ProtonVPN releases source code and undergoes full security audit

(Image credit: ProtonVPN)

From its onset, ProtonVPN (opens in new tab) has set out to be the most transparent and accountable VPN provider and now the company has backed up these claims by releasing its source code on all platforms and undergoing an independent security audit.

The VPN market has come under scrutiny recently as many free VPN apps have been found by security researchers to share user data, have poor implementations and suffer security lapses. Some free Android VPN apps have even been found to contain viruses and malware.

To reassure customers that their data is safe when using its VPN, ProtonVPN made the decision to release its source code on all platforms so that security experts could conduct an independent audit on its services and software. Undergoing a security audit is also a way for a VPN provider to test its security features while providing customers with more than just promises.

Why open source?

By open sourcing 100 percent of its client code, ProtonVPN is providing security experts worldwide with the chance to inspect is encryption implementations as well as how the company handles user data. Open source software is also more trustworthy than proprietary software because it can be independently scrutinized which means that potential vulnerabilities are identified and resolved quickly.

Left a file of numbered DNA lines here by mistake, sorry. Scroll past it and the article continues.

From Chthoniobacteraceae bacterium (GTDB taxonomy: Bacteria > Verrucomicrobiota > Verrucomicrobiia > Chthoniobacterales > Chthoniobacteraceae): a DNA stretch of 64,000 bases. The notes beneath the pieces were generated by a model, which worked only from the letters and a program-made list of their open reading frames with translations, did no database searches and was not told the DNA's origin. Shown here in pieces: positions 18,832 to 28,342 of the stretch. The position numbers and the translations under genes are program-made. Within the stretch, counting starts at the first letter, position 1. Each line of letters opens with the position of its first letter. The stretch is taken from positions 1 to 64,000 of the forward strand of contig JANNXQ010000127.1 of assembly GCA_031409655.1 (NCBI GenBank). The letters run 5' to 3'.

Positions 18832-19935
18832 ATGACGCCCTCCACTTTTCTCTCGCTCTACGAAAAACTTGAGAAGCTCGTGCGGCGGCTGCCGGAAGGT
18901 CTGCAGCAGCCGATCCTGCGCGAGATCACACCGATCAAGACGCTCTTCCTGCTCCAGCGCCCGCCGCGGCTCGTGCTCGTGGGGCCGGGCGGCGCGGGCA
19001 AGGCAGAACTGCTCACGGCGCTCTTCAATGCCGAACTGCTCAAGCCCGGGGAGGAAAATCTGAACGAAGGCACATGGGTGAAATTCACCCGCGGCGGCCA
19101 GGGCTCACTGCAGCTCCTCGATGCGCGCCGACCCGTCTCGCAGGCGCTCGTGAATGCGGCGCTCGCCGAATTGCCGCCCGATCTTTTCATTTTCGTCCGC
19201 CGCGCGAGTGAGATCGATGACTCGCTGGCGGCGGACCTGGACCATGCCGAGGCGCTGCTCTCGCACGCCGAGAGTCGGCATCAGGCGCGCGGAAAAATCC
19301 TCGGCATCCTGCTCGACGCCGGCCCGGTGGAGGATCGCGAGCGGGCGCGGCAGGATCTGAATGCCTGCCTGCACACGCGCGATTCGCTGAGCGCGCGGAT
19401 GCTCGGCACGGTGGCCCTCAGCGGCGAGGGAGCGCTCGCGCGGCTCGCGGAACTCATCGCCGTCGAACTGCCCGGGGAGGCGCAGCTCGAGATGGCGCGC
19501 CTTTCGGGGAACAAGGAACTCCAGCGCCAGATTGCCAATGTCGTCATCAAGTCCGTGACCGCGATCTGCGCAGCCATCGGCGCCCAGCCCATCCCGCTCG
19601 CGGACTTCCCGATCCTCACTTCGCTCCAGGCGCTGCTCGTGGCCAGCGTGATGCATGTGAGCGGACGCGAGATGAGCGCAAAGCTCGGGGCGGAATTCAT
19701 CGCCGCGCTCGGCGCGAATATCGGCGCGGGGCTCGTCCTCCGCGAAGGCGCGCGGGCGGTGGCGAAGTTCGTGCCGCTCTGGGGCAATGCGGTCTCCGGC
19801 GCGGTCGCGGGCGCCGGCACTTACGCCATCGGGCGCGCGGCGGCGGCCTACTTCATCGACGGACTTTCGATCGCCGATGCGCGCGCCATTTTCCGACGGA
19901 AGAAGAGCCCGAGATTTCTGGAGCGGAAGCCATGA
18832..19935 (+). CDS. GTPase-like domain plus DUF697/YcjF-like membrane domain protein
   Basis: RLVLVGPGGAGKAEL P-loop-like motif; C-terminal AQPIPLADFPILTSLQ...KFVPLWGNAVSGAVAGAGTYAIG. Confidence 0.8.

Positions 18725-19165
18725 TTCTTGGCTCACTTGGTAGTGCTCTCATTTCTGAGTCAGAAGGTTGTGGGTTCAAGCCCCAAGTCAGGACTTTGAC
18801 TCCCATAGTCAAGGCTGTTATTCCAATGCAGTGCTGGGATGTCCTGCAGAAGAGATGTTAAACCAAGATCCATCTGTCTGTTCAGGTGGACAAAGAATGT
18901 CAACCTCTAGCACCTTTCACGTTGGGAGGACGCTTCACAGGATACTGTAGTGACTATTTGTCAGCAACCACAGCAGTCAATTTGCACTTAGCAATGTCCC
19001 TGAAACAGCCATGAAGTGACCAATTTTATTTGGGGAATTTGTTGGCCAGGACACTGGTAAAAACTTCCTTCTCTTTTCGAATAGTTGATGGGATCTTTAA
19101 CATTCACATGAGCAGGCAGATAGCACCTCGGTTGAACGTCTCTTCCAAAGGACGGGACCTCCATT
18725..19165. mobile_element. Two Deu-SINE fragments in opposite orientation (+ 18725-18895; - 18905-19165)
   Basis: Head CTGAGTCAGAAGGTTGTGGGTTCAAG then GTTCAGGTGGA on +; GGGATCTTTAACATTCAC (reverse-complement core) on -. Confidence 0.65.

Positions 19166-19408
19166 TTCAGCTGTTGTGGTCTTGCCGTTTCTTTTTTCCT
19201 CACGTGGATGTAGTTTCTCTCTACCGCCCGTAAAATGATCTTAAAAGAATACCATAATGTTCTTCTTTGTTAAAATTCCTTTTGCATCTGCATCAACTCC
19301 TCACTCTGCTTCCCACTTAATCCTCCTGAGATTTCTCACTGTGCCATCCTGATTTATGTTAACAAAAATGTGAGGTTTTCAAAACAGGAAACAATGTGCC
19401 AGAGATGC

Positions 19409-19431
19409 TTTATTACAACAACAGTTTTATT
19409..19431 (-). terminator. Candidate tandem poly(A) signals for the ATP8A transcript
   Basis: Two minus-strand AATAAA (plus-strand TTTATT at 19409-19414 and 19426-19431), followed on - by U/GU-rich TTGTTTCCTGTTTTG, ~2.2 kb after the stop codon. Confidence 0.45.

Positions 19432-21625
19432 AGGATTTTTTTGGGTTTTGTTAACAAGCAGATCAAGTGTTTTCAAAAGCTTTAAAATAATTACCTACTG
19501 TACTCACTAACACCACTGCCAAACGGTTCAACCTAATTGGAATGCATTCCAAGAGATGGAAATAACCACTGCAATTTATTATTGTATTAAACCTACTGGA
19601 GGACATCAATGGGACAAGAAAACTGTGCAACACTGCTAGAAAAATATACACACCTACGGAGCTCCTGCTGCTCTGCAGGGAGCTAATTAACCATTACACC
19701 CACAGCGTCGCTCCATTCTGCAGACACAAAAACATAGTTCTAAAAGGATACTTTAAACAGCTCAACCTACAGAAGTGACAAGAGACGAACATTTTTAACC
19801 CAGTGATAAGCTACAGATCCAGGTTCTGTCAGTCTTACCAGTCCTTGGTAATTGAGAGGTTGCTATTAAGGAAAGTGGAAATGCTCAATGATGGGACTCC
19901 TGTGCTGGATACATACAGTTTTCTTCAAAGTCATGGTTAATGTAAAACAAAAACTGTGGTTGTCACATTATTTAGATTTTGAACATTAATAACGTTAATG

ProtonVPN also worked with the security firm SEC Consult on a full security audit that was able to verify the security of the company's software.

CEO and Founder of Proton, Dr. Andy Yen explained how the company can earn the trust of its customers by publishing its code, saying:

“VPN services can technically access some very sensitive user data, which is why users should choose services with a track record for transparency and security. This trust must be earned, and by publishing our code, we hope to demonstrate our commitment towards always going above and beyond when it comes to security and putting users first.”

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Anthony Spadafora

After working with the TechRadar Pro team for the last several years, Anthony is now the security and networking editor at Tom’s Guide where he covers everything from data breaches and ransomware gangs to the best way to cover your whole home or business with Wi-Fi. When not writing, you can find him tinkering with PCs and game consoles, managing cables and upgrading his smart home.